Healthy Tahoe: Train for knee injury prevention

Barton Performance Coach
A skier shredding the slopes on a sunny day.
Getty Images

Ski season is almost here in Lake Tahoe, and as exhilarating and refreshing it is to hit the slopes, injury is a common reality. For two-plankers, controlling ski equipment separately with each leg puts knees at higher risk. With some basic understanding of body mechanics and target exercises, skiing-related knee injuries can be prevented so you can enjoy a long season of shredding.

MCL (medial collateral ligament) and ACL (anterior cruciate ligament) sprains/tears are the most common knee injuries in skiing. Understanding body mechanics and positions that may put you at risk are the first defense in preventing these injuries. 

The MCL is most often injured when a skier is in the snow plow position (pizza) and the skier falls down the hill. To avoid an MCL tear/sprain, it’s crucial that your weight is balanced when you are in the snow plow position. In addition, stick to terrain that is a comfortable challenge for you but not overwhelming.

The ACL is most commonly injured when a skier lands a jump in poor form or what is called a “phantom foot” phenomenon, which happens when a skier is falling and they attempt to stand up to stop the fall. To avoid an ACL injury, learn to land correctly (good form) with your weight forward, start with simple jumps, and advance slowly as your skill, confidence, and movement patterns improve. To decrease “phantom foot,” it’s best to accept an unavoidable fall rather than trying to stop the momentum of a fall.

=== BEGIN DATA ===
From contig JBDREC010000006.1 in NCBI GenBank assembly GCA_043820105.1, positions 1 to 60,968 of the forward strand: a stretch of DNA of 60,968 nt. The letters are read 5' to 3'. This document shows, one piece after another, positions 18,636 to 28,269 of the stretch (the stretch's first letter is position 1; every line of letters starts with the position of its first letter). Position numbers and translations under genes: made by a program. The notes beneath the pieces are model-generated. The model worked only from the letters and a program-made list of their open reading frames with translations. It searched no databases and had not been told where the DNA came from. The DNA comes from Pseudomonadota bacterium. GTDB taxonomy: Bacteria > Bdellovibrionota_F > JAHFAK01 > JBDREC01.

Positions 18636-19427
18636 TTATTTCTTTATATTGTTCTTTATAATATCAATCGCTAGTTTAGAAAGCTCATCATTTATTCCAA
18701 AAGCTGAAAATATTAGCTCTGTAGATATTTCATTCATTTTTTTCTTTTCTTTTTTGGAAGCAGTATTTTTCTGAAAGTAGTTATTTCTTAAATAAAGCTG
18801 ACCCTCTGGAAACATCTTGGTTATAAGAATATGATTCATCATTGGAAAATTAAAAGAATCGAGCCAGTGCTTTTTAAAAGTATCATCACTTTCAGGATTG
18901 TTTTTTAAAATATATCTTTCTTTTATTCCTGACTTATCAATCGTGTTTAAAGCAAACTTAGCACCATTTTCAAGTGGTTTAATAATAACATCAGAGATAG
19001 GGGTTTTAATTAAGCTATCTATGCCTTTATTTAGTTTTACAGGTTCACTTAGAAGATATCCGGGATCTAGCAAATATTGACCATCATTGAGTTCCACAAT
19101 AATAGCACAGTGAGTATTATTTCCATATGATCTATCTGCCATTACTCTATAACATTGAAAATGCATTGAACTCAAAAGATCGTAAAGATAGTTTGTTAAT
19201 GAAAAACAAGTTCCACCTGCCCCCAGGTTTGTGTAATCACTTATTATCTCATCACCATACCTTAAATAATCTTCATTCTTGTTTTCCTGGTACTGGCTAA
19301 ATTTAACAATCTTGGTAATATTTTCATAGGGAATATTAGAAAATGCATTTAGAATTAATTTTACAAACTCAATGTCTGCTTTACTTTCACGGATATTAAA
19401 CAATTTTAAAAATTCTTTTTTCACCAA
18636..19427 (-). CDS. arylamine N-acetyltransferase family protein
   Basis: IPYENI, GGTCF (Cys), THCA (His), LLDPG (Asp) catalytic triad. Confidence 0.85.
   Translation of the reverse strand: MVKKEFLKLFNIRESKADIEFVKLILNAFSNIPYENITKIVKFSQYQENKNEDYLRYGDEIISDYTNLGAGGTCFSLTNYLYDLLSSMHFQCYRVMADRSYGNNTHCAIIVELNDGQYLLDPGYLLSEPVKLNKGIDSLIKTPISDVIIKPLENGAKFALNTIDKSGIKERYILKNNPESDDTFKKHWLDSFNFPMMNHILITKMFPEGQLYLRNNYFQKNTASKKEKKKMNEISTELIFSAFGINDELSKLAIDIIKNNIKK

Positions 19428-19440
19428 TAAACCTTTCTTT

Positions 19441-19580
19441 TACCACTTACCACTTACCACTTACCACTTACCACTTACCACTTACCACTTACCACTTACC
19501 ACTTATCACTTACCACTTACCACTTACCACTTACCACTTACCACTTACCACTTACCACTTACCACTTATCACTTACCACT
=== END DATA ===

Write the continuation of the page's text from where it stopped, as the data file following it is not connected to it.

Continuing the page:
Effective skiing technique should be practiced with hands and weight forward, legs parallel (french fry position), and hips/knees/ankles flexing equally, which will help prevent injury. A ski or snowboard lesson can help build these foundational skills. Stay on groomed and marked trails until ready to progress to off-piste terrain. 

Ensure you have the proper equipment — ski boots and bindings should be an appropriate fit for your height and skill level (consult a ski professional). Consider other protective equipment such as a helmet and wrist guards, especially for snowboarding. Lastly, make sure you get enough rest between runs. Skiing is fatiguing and injuries occur most often when your body is tired.

Preparing your body for the ski season should start well before you ever hit the slopes. By incorporating a few simple, but deliberate, exercises, you can prepare your core and legs appropriately. Three to four weeks of aerobic training (walking, treadmill, elliptical, or biking) builds endurance. Working on posterior chain muscles (muscle groups on the backside of the body including glutes and hamstrings), along with lateral plyometrics (side to side power movements to build strength and balance), can aid in preventing these kinds of injuries. 

Speak with a performance coach to get started on a personalized training routine that can get you in the best skiing shape, keep you injury-free and help you perform at your best, all season long.

This article was written by a PSIA Level II Ski Instructor and Performance Coach with the Barton Center for Orthopedics & Wellness. Barton Performance Coaches specialize in strength training and offer individualized training and group fitness programs, including Winter Performance Preparation, to the Lake Tahoe community. For more information, call 530-600-1976 or visit

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